Stikka - evaluating the effectiveness of an incentive program
to increase bicycle helmet usage
CARRS-Q assisted with the preparation of an application for funding to evaluate a community based pilot study designed to increase bicycle helmet wearing among school children on the Sunshine Coast. Stakki Stikka is an incentive based helmet wearing scheme whereby school children are issued with a "registration sticker" to place on their bicycle helmet, and community members are encouraged to report the registration number to a Stakki Stikka hotline if they observe the bicycle rider wearing the helmet correctly, resulting in a (sponsored) reward for the rider.
Contact: Darren Wishart
of Queensland Transport's statistical measurement of the effectiveness
of bicycle helmets
In 1991/92, the Queensland Government introduced legislation to make the wearing of bicycle helmets compulsory for all cyclists and a penalty was introduced in January 1993 for failure to wear a helmet. This project aims to evaluate the effectiveness of the legislation in reducing road trauma associated with cyclists.
It estimated the expected reduction in the number of fatal crashes involving at least one cyclist, using pedestrians and motorcyclists as comparison groups to account for account for confounding factors that ma effect the entire road systems. To examine cyclists specific influences, comparisons were also made between head injuries and other injuries sustained by cyclists before and after the introduction of the legislation. Finally, an attempt was made to examine the pre-existing helmet wearing rates to delineate between voluntary wearing of helmet and the effect of the legislation.
Contact: Vic Siskind
of Queensland Transport's Christmas road safety campaign
In an attempt to address the road toll, Queensland Transport,
the Queensland Police Service and the Department of Premier
and Cabinet developed the 'Road Safety Initiative Package'.
Cabinet approved a trial road safety program for the 8 week
period 14 December 2001 to 8 February 2002 (Cabinet Decision
No. 2952 of 19 November 2001). A component of the approval
was the undertaking of an evaluation of the impact of the
Road Safety Trial over this period to be reported to Cabinet
in April 2002. The trial period and evaluation commenced
on 14 December 2001 and covered the traditionally busy Christmas/New
Year holiday period as well as the Australia Day long weekend.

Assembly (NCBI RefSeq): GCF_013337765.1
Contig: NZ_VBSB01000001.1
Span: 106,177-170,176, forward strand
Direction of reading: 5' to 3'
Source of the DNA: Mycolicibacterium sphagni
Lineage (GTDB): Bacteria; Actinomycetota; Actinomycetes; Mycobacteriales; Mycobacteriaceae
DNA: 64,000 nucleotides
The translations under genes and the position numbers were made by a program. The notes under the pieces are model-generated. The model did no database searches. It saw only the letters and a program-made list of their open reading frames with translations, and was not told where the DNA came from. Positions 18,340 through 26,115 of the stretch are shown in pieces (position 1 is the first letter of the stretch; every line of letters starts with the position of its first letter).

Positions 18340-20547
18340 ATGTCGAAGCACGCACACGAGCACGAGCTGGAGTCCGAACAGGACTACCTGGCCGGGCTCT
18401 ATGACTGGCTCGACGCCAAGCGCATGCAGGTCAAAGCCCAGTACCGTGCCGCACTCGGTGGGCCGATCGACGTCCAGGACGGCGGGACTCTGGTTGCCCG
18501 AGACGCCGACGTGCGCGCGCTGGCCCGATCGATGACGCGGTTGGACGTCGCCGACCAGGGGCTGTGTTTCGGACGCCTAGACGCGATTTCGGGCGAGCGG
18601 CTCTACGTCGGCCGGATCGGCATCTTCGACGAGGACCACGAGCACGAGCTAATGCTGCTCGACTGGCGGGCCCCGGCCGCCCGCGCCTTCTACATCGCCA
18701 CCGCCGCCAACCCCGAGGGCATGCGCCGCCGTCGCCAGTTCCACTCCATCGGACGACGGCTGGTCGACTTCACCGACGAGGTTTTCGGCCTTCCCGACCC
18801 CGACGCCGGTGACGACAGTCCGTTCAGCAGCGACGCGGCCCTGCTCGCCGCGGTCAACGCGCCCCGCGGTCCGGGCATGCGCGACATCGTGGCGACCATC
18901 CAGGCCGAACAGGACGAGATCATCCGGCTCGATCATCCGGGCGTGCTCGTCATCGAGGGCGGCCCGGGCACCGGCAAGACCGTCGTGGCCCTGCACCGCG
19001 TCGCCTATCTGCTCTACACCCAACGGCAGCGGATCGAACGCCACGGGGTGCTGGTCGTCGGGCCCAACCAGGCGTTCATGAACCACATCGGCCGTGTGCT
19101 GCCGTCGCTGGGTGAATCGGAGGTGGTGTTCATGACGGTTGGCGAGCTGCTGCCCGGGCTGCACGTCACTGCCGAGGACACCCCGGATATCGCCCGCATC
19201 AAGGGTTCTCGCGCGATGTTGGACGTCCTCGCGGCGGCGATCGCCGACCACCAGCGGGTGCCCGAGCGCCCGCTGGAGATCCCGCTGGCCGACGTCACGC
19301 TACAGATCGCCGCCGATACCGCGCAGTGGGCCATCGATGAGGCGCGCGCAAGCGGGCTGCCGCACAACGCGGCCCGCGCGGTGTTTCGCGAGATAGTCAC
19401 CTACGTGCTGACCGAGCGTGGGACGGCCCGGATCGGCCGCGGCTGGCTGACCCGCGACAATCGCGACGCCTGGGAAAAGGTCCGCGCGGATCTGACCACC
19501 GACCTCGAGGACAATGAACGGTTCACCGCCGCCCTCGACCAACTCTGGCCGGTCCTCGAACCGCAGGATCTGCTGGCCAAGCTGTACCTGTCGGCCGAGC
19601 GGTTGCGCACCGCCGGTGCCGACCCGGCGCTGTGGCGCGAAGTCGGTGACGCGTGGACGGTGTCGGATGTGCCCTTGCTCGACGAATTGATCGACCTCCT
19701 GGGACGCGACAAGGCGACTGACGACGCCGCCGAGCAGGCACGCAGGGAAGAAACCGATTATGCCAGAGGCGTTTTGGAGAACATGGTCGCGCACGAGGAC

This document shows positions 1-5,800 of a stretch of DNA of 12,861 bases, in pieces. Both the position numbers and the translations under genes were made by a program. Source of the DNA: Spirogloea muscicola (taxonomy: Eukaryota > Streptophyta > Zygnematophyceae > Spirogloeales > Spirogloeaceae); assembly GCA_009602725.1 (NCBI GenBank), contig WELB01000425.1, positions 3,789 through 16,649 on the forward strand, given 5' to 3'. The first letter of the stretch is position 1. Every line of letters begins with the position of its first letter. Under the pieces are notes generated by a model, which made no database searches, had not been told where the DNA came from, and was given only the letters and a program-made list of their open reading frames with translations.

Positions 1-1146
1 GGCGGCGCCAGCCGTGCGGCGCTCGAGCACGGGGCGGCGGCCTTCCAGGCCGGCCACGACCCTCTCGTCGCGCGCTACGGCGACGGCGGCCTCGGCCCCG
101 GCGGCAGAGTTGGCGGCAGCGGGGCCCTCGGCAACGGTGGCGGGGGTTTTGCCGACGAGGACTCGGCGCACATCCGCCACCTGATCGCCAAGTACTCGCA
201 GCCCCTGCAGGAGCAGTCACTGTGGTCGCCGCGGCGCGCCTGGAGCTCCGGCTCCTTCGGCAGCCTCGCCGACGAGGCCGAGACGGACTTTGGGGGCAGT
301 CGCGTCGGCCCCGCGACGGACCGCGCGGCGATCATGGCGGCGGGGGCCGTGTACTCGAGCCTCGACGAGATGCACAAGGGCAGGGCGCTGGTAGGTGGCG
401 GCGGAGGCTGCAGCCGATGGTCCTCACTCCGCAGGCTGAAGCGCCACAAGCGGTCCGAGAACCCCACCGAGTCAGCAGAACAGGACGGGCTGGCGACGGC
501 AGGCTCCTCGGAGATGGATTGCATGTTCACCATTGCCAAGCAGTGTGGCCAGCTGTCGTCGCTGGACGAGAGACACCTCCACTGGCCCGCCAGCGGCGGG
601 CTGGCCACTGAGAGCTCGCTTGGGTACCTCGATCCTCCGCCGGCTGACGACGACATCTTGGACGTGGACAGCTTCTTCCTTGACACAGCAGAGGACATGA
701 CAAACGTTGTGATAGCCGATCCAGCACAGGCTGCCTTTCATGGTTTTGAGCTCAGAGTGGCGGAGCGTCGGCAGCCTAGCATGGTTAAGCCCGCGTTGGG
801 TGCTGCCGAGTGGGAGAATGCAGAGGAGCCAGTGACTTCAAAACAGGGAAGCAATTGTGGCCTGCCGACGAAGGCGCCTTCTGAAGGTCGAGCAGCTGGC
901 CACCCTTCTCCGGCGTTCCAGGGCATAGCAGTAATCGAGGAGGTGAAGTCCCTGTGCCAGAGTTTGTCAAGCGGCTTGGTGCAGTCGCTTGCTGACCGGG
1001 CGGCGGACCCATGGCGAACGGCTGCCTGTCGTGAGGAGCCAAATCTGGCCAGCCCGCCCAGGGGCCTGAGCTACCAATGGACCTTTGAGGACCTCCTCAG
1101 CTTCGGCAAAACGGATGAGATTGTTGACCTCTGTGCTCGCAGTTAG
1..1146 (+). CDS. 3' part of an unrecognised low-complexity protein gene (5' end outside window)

The aims of this evaluation were to:
- examine the effects of the Holiday Period Road Safety
- pilot the methodology for evaluating longer-term components
of 'Road Safety
Contact: Barry Watson or Colin
of threat appeals in road safety advertising
There have been three programs of research in this area
a) Theoretical Foundations of Road Safety Publicity Campaigns
- examining the theoretical issues relating to the use of
publicity campaigns in road safety, including the examination
of the theory underlying the use of fear appeals in road
safety campaigns, a critical review of the relationship
between fear and persuasiveness, the efficacy of the communication,
the self-efficacy of the audience and segmentation or the
selection of appropriate target audience.
b) Methodological Concerns on Fear Appeals Research - examining
several concerns regarding the logic and methodologies used
in previous research on fear appeals, especially in the
investigation of the relationship between the level of fear
c) Effectiveness of Road Safety Campaigns in Australasia
- an evaluation of the effectiveness of the road safety
campaigns implemented in Australia and New Zealand over
the last decade.
Contact: Barry Watson or Ioni Lewis
of a model tender for the evaluation of the ACT Novice Driver
Safety ProgramCARRS-Q was commissioned by The Department of
Urban Services to establish the parameters of an evaluation
of the Road Ready program. A range of issues were identified
that needed to be addressed. A broad range of evaluation strategies
were outlined as being required to address both process and
outcome characteristics of the program. This would provide
important information for both managing the on-going implementation
of the program and assessing its road safety significance.
Contact: Barry Watson
to Go - development of a resource for tutors of learner drivers